Automotive lighting company  has made a move to explain some of the myths about the brightness  of automotive lights  and in particular  the difference between Lux and lumen figures.

As Narva  explains Lux and Lumens are frequently quoted when describing light performance, but  exactly what each actually mean and how can they be used to help you purchase driving lights, light bars and even globes is the question often posed?

But as Narva explains, in simple terms, lumen is the total volume of light emitted from a source, such as a driving light. While Lux, on the other hand, is the intensity or brightness of this light when it hits a specific area or object away from the source.

as the company says, firstly, there are two types of lumen figures – raw and effective. Raw lumens refer to the maximum potential light volume of LEDs and is often a calculated or theoretical figure rather than measured. It should therefore be taken with a grain of salt when comparing light performance. Effective lumens are much more relevant because they are measured from an actual running light that is affected by its design, including how hard the LEDs are driven, its heat management and optics, as well as real world conditions like ambient climate and electrical current available. Effective lumen figures are therefore always less than raw counterparts, but much more representative of real-world performance and a better comparison of volume from light to light.

The lux figure is usually combined with a measure of distance to give an idea of how visible something might be at that distance. For example, a driving light’s beam may shine 1 lux at 900 metres. 1 lux – said to be bright enough for someone with 20/20 vision to read a newspaper – is a fairly standardised level of brightness, so differences in performance between brands and models are usually seen in the amount of distance the light can throw 1 lux at. A less powerful light may produce 1 lux at only 400 metres. And yes, this means you could theoretically sit 400 metres away from the driving light with a newspaper and be able to read it.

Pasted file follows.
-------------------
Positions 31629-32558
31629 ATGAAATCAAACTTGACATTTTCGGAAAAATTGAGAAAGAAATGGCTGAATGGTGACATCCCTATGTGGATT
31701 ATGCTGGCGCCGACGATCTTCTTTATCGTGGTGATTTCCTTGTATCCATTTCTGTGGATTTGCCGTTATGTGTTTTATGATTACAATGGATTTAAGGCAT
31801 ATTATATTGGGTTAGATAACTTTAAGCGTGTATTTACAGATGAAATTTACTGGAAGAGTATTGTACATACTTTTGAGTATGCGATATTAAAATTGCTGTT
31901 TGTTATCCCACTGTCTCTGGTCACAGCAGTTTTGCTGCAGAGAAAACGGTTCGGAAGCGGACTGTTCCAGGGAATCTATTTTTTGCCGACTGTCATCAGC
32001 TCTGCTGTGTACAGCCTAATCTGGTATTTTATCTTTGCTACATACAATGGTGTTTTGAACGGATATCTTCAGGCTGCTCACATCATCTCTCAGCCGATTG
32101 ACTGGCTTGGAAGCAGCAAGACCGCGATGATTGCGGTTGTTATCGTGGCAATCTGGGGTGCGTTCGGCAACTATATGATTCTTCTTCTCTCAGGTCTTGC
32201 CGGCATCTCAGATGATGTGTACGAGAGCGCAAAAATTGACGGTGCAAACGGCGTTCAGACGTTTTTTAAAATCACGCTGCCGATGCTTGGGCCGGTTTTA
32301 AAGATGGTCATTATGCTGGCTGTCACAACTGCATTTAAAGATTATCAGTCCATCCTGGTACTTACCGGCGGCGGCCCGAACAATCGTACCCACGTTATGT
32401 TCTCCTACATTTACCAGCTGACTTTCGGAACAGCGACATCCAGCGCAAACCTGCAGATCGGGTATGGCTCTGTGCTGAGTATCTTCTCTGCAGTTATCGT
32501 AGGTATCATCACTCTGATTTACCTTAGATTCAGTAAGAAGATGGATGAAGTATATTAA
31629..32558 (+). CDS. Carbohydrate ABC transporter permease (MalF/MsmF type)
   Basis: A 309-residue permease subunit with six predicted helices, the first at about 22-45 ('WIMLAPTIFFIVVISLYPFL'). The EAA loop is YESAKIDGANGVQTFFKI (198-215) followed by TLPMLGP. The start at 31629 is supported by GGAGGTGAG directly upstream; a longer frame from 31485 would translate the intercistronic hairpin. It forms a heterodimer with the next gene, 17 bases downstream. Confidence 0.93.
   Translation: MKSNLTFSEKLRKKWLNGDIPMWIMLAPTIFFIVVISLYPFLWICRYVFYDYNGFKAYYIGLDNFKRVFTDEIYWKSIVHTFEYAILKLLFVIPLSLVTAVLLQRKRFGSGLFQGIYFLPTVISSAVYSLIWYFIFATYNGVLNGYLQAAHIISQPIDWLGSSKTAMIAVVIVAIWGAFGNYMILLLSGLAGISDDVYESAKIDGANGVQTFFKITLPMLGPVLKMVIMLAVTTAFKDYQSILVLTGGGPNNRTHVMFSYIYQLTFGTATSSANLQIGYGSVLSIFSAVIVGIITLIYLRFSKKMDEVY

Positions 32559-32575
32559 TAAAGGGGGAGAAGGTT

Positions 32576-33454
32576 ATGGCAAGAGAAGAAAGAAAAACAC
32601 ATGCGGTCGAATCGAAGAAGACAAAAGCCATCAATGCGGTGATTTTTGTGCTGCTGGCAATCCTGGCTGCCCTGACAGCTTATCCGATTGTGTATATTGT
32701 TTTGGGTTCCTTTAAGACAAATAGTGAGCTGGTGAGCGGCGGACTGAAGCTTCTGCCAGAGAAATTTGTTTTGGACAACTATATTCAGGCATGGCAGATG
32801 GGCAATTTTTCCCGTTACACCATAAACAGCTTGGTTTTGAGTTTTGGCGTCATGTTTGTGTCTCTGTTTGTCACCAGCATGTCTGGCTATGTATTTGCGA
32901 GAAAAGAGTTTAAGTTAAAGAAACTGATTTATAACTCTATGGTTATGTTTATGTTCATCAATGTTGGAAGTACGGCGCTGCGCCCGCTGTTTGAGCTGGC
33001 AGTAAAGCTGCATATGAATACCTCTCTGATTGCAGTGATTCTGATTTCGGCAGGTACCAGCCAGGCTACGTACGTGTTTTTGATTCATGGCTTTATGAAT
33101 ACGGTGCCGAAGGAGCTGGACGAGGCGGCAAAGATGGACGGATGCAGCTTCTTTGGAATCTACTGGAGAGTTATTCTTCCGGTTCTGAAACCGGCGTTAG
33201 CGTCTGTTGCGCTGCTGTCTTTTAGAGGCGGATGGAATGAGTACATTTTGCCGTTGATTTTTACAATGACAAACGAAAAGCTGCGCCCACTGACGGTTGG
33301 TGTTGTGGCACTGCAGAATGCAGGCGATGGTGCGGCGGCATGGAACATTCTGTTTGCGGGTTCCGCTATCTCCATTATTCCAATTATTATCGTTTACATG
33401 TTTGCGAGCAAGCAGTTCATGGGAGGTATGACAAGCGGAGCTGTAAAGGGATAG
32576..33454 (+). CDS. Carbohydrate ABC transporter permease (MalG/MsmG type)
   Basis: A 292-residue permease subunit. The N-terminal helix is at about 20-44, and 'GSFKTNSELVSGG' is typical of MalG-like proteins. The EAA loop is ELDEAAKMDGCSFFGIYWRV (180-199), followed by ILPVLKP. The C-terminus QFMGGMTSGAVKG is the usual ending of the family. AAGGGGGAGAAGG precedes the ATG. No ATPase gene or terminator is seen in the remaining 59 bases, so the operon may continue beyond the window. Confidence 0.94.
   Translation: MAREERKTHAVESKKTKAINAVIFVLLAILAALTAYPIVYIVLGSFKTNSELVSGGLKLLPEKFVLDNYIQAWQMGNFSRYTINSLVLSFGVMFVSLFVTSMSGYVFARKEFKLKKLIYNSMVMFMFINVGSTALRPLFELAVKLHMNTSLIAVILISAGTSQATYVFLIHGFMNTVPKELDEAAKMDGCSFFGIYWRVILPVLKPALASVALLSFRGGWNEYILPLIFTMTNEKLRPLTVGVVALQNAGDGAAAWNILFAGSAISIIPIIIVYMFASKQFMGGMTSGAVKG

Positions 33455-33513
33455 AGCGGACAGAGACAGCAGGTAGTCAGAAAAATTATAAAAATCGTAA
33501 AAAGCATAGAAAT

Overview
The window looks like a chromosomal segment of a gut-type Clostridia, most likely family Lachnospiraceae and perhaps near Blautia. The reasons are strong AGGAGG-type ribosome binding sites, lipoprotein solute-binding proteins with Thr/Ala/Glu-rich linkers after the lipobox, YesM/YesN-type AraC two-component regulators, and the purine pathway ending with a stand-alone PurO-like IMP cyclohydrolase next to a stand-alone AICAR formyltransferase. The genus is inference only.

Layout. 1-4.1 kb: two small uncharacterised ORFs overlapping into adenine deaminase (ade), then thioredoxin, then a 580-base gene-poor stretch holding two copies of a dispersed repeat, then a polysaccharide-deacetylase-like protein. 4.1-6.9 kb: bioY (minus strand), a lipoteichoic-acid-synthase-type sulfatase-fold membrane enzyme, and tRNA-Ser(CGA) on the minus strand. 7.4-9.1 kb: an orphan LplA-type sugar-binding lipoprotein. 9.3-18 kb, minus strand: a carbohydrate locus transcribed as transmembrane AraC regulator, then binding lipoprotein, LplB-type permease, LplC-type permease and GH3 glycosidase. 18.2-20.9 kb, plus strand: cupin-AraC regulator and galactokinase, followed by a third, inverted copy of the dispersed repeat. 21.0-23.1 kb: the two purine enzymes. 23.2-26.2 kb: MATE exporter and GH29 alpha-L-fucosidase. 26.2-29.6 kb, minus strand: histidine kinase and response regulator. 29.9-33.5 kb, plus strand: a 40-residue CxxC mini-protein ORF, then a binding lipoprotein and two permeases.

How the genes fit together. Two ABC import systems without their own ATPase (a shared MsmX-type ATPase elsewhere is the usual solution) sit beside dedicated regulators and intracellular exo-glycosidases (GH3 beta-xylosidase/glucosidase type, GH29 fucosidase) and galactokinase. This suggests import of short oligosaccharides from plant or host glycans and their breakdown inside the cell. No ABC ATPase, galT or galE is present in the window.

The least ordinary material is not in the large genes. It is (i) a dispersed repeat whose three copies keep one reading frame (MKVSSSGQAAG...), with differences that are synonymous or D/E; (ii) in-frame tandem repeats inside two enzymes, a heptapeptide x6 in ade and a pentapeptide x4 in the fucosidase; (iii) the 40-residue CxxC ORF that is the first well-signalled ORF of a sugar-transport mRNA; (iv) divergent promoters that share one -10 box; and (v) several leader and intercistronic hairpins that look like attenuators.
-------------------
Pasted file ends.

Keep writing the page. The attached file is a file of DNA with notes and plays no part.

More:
There’s more to the story, though. When comparing lux and lumen from light to light, it’s important to understand their relevance and limitations for your specific application, as well as some other factors that impact how well a light performs for you.

Beam pattern is one such area. A laser pointer may provide 1 lux of brightness on a concentrated spot at a very long distance, but isn’t particularly useful for finding your way through the dark because of the tiny amount of volume (lumens) being produced with an incredibly focused beam pattern. Conversely, a bedroom light globe with no reflector – and therefore an unfocused beam – will emit plenty of light volume (lumens) around you but struggle to illuminate anything more than a stone throw away.

Within automotive lighting applications we find more of a balance between volume and intensity and shift the beam pattern for various situations. Take a standard 55w/60w H4 halogen globe that is fitted to a headlamp; These output around 1,500 lumens, most of which is directed from the headlamp onto the road. In most cases both the High and Low beams produce about the same number of lumens, yet most of us would describe the High beam as brighter than the Low; this is because the Low beam spreads the light over a wider area, while High focuses the light into a narrower beam to give distance. Both have similar lumens, but the High beam will have a higher lux at long distances and the Low beam will have higher lux out to the sides where it throws more light.

Which brings us to an important point about lux: we can also use it to indicate how wide a light beam can shine. Afterall, width is a measurement of distance too, just out to the side. For example, if a driving light can produce 1 lux at 60 metres width, measured at 400 metres, it means we should have newspaper quality illumination sitting 30 metres either side of the vehicle’s centre, at a point 400 metres down the road.

Combined with an effective lumens figure and/or beam diagram pattern, we start to get a fuller picture of light performance in applications such as 4WDing or unsealed and country roads, where early warning signs of kangaroos and track illumination will benefit more from a large and uniform spread of light than telescopic distances of penetrating light or hotspots.

This doesn’t mean you have to compromise, though. Premium LED driving lights such as Narva’s Ultima MK2 series utilise a hybrid beam pattern that offers the best of both worlds, combining precision optics and high-powered LEDs for enormous volumes of light to the sides and down the road (15,410 effective lumens and 1 lux at 1093m). Narva’s driving lights are developed and tested at their facility in Knoxfield, Victoria, where an in-house photometric light lab plays an integral part – measuring lumen and lux figures and beam patterns – allowing Narva’s engineers to optimise performance for real world conditions.